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#HowTo Combat the Insider Threat

Insider threats pose a huge risk to business security, be it employees, both present and past, or freelancers and contractors. These users have an elevated level of access to privileged accounts and are armed with information capable of crippling a business.
 
The potential damages a business can suffer from malicious insiders became a harsh reality for Tesla CEO Elon Musk last year, following a disgruntled employee who conducted an "extensive and damaging sabotage" to the company's operations when they exported large amounts of highly sensitive data to unknown third parties.

However, when we think of insider threats, we often imagine disgruntled employees seeking revenge on their former employers’ business, such as the Tesla incident. In reality, a vast majority of these threats are most often caused by honest mistakes such as clicking on malicious links or opening phishing emails.

Either way, insider threats can be very difficult to detect, and pose a threat that businesses struggle to address. In fact, in our Privileged Access Threat Report from this year, we revealed that two-thirds of IT professionals believe their organization has likely had either a direct or indirect breach due to employee access in the last 12 months, with 58% treating the threat of misused or abused insider access as critical. 

So how can organizations ensure they’re effectively protecting themselves to address this risk? Here are my top tips on combating the insider threat.

Control or eradicate email attachments and links - Emails are the primary attack vectors in use today, and while a message in itself may not be dangerous, links and attachments are. Today’s security product vendors are offering real-time malware assessment of links and attachments and will quarantine a suspicious attachment and prevent connecting to a dangerous link.

Properly manage and control access to data and critical systems - Role-based permission, removal of administrator access, and the principle of least privilege are your friends. Work with your HR team and line of business managers to understand user roles and the types of application and data access they need to do their jobs. Then, assign only that access level and no more. Take advantage of Identity Governance and PAM solutions to effectively manage role-based permissions for onboarding, role changes and offboarding and removing access when employees leave the business.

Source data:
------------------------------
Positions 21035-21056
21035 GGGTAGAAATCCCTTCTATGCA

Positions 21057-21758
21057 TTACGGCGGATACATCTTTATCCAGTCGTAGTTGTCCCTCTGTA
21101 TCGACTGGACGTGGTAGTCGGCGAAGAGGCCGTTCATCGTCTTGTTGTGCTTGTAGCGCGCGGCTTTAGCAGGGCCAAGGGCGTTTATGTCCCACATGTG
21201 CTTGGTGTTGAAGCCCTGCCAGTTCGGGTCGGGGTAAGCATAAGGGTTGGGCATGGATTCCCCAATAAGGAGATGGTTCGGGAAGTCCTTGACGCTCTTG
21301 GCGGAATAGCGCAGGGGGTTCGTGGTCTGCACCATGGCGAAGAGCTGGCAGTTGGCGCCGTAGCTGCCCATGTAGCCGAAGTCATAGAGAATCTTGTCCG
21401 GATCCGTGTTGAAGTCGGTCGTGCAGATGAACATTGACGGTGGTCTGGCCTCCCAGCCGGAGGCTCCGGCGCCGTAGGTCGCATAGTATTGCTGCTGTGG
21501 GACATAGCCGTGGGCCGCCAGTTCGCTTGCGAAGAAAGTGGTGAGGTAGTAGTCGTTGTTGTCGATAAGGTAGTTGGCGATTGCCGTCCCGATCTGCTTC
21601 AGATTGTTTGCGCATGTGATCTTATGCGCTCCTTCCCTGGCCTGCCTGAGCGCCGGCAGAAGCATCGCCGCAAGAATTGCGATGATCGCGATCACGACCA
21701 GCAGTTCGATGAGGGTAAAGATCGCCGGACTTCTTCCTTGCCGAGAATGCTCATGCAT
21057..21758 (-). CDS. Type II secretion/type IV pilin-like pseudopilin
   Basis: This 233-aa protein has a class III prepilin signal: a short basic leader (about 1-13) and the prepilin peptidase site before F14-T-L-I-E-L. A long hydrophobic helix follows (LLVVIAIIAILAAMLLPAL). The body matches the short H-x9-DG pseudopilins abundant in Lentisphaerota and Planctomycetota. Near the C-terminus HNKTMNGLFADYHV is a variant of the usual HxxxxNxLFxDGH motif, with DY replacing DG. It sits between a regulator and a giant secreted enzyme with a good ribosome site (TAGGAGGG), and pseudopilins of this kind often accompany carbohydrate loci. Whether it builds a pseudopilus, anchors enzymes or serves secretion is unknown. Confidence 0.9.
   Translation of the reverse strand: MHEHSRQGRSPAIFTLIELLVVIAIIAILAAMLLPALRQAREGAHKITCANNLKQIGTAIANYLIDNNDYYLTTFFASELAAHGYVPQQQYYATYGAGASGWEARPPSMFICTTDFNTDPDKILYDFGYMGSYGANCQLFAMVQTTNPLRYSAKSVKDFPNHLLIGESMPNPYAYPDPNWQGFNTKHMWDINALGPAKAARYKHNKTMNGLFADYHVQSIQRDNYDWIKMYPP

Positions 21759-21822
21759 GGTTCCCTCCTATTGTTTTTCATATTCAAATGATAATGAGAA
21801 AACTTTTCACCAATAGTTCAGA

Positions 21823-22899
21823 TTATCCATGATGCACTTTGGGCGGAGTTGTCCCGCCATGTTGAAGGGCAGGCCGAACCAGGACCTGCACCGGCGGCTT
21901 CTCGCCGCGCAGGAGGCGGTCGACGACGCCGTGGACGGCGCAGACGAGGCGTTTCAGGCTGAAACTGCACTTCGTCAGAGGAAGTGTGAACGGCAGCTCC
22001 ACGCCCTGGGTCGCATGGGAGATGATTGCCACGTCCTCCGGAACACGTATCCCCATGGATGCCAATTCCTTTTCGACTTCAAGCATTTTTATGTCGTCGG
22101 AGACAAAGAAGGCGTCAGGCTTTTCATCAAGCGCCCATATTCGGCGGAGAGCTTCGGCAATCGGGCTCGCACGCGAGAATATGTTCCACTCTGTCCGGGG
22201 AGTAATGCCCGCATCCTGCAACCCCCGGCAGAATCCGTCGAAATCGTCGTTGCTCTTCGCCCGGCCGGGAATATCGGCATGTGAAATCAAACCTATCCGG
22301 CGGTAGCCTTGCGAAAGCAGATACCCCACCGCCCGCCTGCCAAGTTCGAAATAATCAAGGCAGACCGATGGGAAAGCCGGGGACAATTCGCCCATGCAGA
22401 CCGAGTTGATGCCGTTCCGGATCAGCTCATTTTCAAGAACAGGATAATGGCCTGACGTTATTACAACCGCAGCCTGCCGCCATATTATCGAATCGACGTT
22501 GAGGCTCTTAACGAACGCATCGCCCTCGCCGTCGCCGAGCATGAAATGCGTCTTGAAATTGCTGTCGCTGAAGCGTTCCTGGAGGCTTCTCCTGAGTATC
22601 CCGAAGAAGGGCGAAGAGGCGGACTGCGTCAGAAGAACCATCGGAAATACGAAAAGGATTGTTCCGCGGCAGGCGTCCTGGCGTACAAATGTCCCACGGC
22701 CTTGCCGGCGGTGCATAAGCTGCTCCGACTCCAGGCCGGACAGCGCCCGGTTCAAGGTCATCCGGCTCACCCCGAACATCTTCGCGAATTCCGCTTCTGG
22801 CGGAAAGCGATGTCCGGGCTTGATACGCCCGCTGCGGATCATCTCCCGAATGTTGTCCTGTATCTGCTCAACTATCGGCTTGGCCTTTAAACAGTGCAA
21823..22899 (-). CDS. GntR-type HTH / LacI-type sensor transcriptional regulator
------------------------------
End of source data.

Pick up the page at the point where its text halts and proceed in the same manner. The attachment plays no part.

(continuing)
Know where your data is - An important counterpart to my second tip is knowing where mission-critical and sensitive data resides in the system so that you can lock it down with appropriate permissions. If you don’t know where it is, how can you protect it with the right level of access?

Monitor employee behavior and look for anomalies - This can be done at many levels, including action monitoring software. It’s not intrusive to look for excessive data dumps or repeated attempts to look at files or directories that are not permitted, it’s good business.

It also makes sense to educate employees to be on the lookout for behavioral changes in their colleagues, for example: What are the signs of financial or emotional distress that could lead to an attack on company systems?

Organizations need to look for simple indicators of compromise such as a large volume of data being copied or modified or even additional accounts being created without following a documented process.

Raise security awareness - Finally, there is the need for ongoing security awareness training that is an integral part of company culture and not an afterthought or a “checklist” item. A company that partners with employees to ensure security awareness will do better than one that forces compliance or just performs training to check a box.

However, the challenge of mitigating insider threats is that most organizations don’t have fully integrated privileged access management (PAM) tools.

I’ll leave you with this important point. While evaluating attack vectors, researching competitors and gauging the threat from organized crime or foreign adversaries, it’s easy to conclude that external attacks should be the primary focus of defense. This conclusion can often be wrong. The critical element is not the source of a threat, but its potential for damage.

By evaluating threats from this perspective, it becomes obvious that although most attacks might come from outside the organization, the most serious damage is done with help from the inside.

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